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FEMS Yeast Res. 2009 Dec;9(8):1226-35. doi: 10.1111/j.1567-1364.2009.00581.x. Epub 2009 Sep 7.

Characterization of Wiskott-Aldrich syndrome (WAS) mutants using Saccharomyces cerevisiae.

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  • 1School of Biological Sciences, Nanyang Technological University, Singapore.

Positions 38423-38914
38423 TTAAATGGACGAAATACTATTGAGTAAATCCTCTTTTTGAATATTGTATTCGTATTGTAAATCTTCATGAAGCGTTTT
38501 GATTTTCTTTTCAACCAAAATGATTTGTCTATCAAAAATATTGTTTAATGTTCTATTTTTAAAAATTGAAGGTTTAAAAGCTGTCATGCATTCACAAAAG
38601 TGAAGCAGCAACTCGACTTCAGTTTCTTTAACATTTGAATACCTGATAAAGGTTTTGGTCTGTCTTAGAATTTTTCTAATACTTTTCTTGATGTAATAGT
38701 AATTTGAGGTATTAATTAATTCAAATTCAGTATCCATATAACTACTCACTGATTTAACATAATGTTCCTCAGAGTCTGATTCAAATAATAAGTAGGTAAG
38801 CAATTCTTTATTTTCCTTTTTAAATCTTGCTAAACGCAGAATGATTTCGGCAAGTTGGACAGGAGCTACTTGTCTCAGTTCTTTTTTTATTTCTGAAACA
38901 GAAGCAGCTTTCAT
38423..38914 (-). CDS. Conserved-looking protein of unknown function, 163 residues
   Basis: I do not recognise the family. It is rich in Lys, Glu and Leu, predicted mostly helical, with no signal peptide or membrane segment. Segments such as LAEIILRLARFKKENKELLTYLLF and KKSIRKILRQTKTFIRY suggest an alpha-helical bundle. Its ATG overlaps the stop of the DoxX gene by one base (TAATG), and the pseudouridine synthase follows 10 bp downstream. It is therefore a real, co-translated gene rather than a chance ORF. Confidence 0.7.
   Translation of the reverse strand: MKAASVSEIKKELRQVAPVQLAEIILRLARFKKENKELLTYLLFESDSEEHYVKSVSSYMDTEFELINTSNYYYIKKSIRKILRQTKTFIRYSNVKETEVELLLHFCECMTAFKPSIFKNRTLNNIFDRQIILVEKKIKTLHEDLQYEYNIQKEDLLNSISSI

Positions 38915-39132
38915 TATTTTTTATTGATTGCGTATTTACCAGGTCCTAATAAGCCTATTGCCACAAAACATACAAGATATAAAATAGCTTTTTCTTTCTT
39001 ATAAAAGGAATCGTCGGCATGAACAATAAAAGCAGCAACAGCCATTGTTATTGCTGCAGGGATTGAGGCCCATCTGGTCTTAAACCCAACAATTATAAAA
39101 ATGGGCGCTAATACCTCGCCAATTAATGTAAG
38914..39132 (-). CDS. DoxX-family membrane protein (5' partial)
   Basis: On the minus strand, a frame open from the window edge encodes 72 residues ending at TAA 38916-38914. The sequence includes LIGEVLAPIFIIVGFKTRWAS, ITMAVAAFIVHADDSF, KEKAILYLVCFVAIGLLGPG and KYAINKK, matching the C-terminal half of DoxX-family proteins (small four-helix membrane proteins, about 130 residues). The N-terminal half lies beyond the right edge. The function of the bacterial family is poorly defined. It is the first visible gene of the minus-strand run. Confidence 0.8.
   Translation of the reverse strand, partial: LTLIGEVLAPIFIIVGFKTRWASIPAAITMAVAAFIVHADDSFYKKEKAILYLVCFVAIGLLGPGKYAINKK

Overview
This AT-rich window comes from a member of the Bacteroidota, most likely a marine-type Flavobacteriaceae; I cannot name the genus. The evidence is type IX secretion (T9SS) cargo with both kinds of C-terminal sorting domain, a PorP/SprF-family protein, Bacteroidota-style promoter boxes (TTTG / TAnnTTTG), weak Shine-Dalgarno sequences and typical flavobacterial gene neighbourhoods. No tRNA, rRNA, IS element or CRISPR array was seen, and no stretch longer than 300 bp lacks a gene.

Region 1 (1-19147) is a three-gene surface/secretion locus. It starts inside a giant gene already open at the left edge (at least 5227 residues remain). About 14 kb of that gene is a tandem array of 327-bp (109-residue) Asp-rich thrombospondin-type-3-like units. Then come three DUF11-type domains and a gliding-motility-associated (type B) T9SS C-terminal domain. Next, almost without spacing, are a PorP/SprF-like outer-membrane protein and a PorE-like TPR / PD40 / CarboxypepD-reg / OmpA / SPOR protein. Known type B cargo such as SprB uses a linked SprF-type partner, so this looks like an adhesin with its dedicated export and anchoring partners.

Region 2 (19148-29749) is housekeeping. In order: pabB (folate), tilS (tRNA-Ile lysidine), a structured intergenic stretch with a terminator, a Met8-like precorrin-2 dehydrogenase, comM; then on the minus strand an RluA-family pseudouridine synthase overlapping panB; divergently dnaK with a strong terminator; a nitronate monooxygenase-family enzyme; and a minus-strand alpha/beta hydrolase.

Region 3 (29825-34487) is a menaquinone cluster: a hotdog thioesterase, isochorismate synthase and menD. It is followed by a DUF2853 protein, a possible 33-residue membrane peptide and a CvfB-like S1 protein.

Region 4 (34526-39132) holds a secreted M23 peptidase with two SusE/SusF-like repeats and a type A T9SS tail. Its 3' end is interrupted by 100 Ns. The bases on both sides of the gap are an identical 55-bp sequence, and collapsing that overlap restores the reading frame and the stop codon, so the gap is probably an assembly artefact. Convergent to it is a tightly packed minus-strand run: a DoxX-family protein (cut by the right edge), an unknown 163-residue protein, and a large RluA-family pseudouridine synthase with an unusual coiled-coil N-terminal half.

Wiskott-Aldrich syndrome (WAS) is caused by alterations in the WAS protein (WASP), and 80% of the missense mutations are located in the WH1 domain, the region essential for interaction with the WASP-interacting protein (WIP). It has been suggested that loss of WASP-WIP interaction is causal to the disease. Las17p (yeast WASP) is essential for growth at 37 degrees C. The growth defect of the las17Delta strain can be suppressed by the expression of human WASP together with WIP. Using the las17Delta strain, we have analyzed 52 missense mutations in the gene encoding WASP and found that 13 of these mutant proteins were unable to suppress the growth defect of the las17Delta strain. The majority of these 13 mutations cause the classic WAS in humans and are located within the WH1 domain, while none of the 12 mutations outside the WH1 domain abolished the activity of WASP in Saccharomyces cerevisiae cells. This suggests that some of the mutations (13 out of 40) in the WH1 domain cause the syndrome in humans by perturbing the WASP-WIP complex formation, while the rest of the mutations cause the syndrome without affecting the WASP-WIP complex formation, but may affect the activity of the complex.

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